PHOENIX (AP) — A bail bondsman tried to talk an Arizona teacher out of putting up cash for a convicted felon multiple times before she did and went missing shortly after, the man said Wednesday.

Tom Watson said he spoke to Cathryn Gorospe over the phone for several weeks before she decided to post bond for 27-year-old Charlie Malzahn on Oct. 6. Malzahn quickly became a suspect that weekend as authorities, family and friends searched for Gorospe.

Officials will use DNA testing to determine if remains found on private, rural property in Mayer are those of Gorospe, Flagstaff spokesman Cory Runge said.

The first time they spoke, he explained the bond process to Gorospe, and learned she only knew Malzahn for about a month and that they had gone on dates, Watson said.

"The first time she called, we talked for probably half an hour, an hour, and I talked her out of doing the bond because she really didn't know the guy that well," Watson said. "And she came across as a very wonderful, nice lady, and so I told her to think about it."

The two remained in touch, and Gorospe called him back a few weeks later saying she was ready to do it, Watson said. Gorospe was interested in getting Malzahn a job, rehabbing him and making him go to narcotics anonymous meetings, he added.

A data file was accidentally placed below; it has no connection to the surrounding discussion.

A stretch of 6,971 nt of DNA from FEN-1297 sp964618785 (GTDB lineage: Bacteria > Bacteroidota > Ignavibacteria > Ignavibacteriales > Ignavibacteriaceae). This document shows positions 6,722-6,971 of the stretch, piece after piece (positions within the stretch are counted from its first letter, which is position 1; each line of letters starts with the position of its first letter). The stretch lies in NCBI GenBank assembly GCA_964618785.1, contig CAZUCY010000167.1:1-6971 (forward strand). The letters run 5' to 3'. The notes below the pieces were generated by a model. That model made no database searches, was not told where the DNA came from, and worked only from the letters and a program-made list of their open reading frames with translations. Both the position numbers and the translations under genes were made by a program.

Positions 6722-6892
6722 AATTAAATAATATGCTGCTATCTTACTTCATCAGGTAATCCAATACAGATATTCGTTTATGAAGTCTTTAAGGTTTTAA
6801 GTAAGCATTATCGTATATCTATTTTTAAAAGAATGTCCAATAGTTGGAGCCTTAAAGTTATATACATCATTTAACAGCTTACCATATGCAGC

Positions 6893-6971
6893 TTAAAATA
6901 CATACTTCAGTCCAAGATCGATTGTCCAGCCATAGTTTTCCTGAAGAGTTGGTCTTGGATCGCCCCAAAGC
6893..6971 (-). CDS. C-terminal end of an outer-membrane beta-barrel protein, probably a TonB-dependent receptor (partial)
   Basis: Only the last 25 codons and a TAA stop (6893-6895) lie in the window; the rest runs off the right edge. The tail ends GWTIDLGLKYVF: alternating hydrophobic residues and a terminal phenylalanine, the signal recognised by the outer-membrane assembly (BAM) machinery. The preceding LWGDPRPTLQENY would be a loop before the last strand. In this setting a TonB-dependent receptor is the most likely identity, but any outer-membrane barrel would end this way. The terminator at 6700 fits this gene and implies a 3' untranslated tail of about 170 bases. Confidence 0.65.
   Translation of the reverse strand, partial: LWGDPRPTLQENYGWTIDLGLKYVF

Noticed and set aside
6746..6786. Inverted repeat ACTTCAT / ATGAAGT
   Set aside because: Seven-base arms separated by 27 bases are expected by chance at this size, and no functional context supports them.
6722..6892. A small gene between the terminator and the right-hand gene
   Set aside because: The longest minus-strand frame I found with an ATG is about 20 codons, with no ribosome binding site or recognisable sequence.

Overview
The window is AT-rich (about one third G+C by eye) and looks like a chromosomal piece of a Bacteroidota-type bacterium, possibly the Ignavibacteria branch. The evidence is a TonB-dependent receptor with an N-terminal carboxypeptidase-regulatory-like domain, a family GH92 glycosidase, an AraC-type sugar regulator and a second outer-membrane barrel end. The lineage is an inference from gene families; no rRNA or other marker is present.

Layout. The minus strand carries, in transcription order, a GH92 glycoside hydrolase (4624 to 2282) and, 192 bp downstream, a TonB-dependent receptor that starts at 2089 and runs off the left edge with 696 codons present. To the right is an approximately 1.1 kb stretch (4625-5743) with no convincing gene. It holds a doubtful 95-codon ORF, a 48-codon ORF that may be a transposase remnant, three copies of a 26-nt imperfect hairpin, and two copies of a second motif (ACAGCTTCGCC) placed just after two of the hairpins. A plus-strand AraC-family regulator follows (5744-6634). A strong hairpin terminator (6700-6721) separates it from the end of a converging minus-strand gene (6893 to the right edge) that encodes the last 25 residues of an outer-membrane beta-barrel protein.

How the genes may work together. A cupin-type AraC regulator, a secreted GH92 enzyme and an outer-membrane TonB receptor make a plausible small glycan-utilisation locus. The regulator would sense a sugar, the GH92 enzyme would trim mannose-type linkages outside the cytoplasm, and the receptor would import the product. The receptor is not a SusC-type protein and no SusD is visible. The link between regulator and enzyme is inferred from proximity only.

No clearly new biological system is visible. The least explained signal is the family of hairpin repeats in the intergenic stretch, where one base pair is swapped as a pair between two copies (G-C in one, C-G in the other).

But Gorospe only made up her mind the first week of October. They planned to meet outside Coconino County Jail that Friday.

They waited for a long time. At one point, Gorospe "got out of the car and she said 'you know Tom, I thought about all the stuff you told me and the reasons why I'm going to get him out' and she said 'I guess I really do love him,' " Watson said.

"And that was the last talk we had before he got out," Watson said.

Gorospe and Malzahn were supposed to eat dinner and return together to Phoenix, according to Gorospe's roommate.

It's unclear what happened, but authorities believe Malzahn took Gorospe's vehicle before going on a crime spree across multiple cities around the state.

Gorospe's family visited the site the body was found and saw the remains "on a mountain of dirt behind some old mining equipment in a little wash," the victim's brother Cory Gorospe said.

Authorities have classified the case as a homicide. But they are not yet releasing the cause of death.

"She was a very sociable person, someone you could just walk up to ... never really shied away from a conversation from anyone and always took the opportunity to meet new people," Cory Gorospe said.